João Comassetto did a breakdown of his Red Menace character, shared his approach to hair and female anatomy modeling for 3D printing in ZBrush, and revealed the details of polypaint process.
Hi! My name is João Comassetto, and I'm a 23-year-old character artist from Brazil. I've known 3D for a few years but only this year that I took it seriously. I was always in contact with anime and Asian culture when I was a child, because of that, I knew that I wanted to do something with art in the future. The thing that had the most impact on my artistic view was MMORPG's, I always loved the aesthetics of it, that's when my interest in character art started to grow. As much as I love 2D, I wanted to do something more tangible, that's where I knew that I wanted to do something related to 3D. Most of the things I learned were from Youtube and some online tutorials, we have a lot of information out there, and I think now it is the perfect time to learn!
This project was made during Alvaro Ribeiro's collectibles course, and since this is a personal project, I wanted to practice as much as I could, and for that, I needed to find a good concept that involved anatomy, cloth, and hard-surface. That's when I stumbled upon this great Korean concept artist called Park Jin Kwang, the concept had everything I wanted!
Because I already had the concept, all I needed to do was search for real-life references. The face reminded me of Cara Delevigne, so I used her features as a starting base.
The first thing I did was use the ZBrush mannequin to get the feel of the pose. When I do poses, I tend to use the Contrapposto rule to make it more interesting. For me, one of the most important things about doing female anatomy is the shape and flow of the character, I tend to go for really long legs as well, that's something you see a lot in Korean concept art, giving the character a more powerful aesthetic view.
For the anatomy, I sculpted in an A pose. I started with a sphere and blocked out the shapes with dynamesh, here, the important thing is to have your main shapes and proportions first, so you have a base for when you start adding your clothes and accessories. The main brushes that I used are Clay, Dam Standard, Move, and Smooth.
The hand and the head were made with different substools, so I could use dynamesh with higher values without worrying about the entire body getting too heavy on topology, after the body was finished, I just zremeshed everything and projected the details back. Since this was made in mind that I wanted to 3D print the character, I didn't add details on the skin, for it to appear on the 3D print would have to be big, and this could ruin the feminine look that I was going for. For posing, I used the Transpose Master Plugin, here I used my first mannequin pose as a reference, after that, I just refined the parts that had deformed. You don't have to worry about the anatomy deforming if you have clothes on top of it, but I resculpted it just for practice.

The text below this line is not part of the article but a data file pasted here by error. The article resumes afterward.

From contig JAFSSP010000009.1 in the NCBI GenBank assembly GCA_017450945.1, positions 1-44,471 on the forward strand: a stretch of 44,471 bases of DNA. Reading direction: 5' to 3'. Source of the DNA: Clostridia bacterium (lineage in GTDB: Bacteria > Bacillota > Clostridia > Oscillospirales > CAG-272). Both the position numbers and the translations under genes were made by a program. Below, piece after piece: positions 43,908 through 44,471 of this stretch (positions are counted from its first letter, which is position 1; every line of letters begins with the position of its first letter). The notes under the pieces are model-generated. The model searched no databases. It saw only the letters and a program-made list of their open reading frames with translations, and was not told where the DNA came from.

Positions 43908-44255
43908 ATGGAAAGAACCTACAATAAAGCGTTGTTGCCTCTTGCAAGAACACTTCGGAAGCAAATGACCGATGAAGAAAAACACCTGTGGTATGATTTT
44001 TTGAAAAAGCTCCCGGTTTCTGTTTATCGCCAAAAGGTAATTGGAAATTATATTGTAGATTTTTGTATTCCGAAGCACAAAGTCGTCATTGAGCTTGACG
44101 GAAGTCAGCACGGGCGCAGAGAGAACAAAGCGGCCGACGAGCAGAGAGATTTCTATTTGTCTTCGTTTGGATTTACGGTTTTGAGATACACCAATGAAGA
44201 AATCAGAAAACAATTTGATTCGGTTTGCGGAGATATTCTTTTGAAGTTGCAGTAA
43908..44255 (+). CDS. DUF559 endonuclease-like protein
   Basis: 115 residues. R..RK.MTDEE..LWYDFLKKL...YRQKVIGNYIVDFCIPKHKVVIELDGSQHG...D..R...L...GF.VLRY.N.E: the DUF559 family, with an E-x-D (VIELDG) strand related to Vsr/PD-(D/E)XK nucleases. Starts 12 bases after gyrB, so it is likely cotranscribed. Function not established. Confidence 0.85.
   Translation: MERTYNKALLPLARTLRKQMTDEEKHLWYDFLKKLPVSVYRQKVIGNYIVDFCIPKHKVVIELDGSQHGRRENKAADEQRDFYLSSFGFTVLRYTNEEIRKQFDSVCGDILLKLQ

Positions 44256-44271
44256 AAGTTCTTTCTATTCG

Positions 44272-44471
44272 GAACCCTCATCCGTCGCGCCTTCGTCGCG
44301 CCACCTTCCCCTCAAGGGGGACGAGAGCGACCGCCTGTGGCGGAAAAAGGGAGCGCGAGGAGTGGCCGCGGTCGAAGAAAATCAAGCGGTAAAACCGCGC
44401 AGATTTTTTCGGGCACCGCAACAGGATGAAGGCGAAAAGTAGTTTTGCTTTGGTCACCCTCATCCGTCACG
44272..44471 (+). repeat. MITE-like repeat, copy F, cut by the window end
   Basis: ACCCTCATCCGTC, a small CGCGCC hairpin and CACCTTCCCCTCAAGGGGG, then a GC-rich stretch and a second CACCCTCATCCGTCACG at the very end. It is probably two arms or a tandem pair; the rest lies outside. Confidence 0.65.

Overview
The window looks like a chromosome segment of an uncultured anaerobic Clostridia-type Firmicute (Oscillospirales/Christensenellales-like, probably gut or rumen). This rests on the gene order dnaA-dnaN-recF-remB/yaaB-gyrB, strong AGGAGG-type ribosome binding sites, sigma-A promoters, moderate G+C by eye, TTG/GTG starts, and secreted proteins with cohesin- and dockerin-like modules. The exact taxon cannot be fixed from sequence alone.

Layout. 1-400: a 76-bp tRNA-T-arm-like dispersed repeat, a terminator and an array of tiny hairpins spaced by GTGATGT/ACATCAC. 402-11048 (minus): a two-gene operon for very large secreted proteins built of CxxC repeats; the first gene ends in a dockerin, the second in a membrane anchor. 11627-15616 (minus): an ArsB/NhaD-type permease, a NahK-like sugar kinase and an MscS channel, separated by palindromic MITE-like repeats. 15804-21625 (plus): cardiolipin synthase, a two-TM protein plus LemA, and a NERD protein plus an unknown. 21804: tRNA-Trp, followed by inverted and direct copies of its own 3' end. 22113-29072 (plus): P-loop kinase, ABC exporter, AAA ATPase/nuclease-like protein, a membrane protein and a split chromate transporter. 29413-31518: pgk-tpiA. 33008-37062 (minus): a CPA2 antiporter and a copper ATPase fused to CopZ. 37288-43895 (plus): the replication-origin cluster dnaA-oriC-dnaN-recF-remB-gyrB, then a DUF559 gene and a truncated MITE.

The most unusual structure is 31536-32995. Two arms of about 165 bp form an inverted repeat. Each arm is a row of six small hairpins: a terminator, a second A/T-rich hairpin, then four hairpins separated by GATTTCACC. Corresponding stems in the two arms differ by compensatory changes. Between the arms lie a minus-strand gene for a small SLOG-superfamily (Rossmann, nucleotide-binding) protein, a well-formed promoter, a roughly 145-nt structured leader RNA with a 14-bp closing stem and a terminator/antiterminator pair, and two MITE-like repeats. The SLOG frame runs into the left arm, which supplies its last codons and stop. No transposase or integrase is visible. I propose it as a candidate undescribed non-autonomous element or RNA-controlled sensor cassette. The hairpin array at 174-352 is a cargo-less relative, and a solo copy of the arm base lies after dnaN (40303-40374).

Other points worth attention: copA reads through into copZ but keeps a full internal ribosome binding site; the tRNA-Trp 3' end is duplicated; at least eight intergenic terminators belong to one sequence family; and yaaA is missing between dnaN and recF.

I started the hair with a sphere and just used Move and Clay Buildup brush to make the primary forms, after that, I used the brush SK_Carve (It's free on Sakaki Kaoru's Gumroad) to make every single hair strand. One tricky part was to make the hair interact with the horns, I had to look for references and understand the physics behind it. For the dreads, I used the Curve Tube brush and then added the standard noise.
Cloth and Accessories
The folds were done with the Standard and Smooth brush, it was very tricky at first because I've never sculpted clothes before and it was really hard to find references for the sleeves. It's all about observation, you can sculpt anything if you have the right reference!
For the cape I started with a plane, used the Move brush to make the main forms, after that, I just added thickness and started to sculpt on top of it. Some capes are supposed to be thin, so if you are doing it for 3D print, one little tip is to add more thickness in the middle so you can have a more resistant piece and still give the illusion of a thinner piece.
The boot was made by just extracting parts from the feet, I used ZBrush IMM brushes as some stitches brushes as well.
The render is an important step. It is what will sell your project or make it look bad, I've seen a lot of amazing sculptures with bad rendering, so you have to be careful and take your time. For 3D printing, it is the reference that the painter will have when painting the model.
I wanted to give the same feeling as the concept, so I already had a reference on where I wanted to go.
I used BPR passes in ZBrush and then moved it to Photoshop to start compositing.
It's nice to have a variation of materials and lights so you can have more options to play with once you move to Photoshop.
In Photoshop, I tried to play with different opacity and the layer styles that it offers, I also used a lot of textures to give variation to the colors and materials.
Rafael Grassetti has a video on Youtube demonstrating this workflow!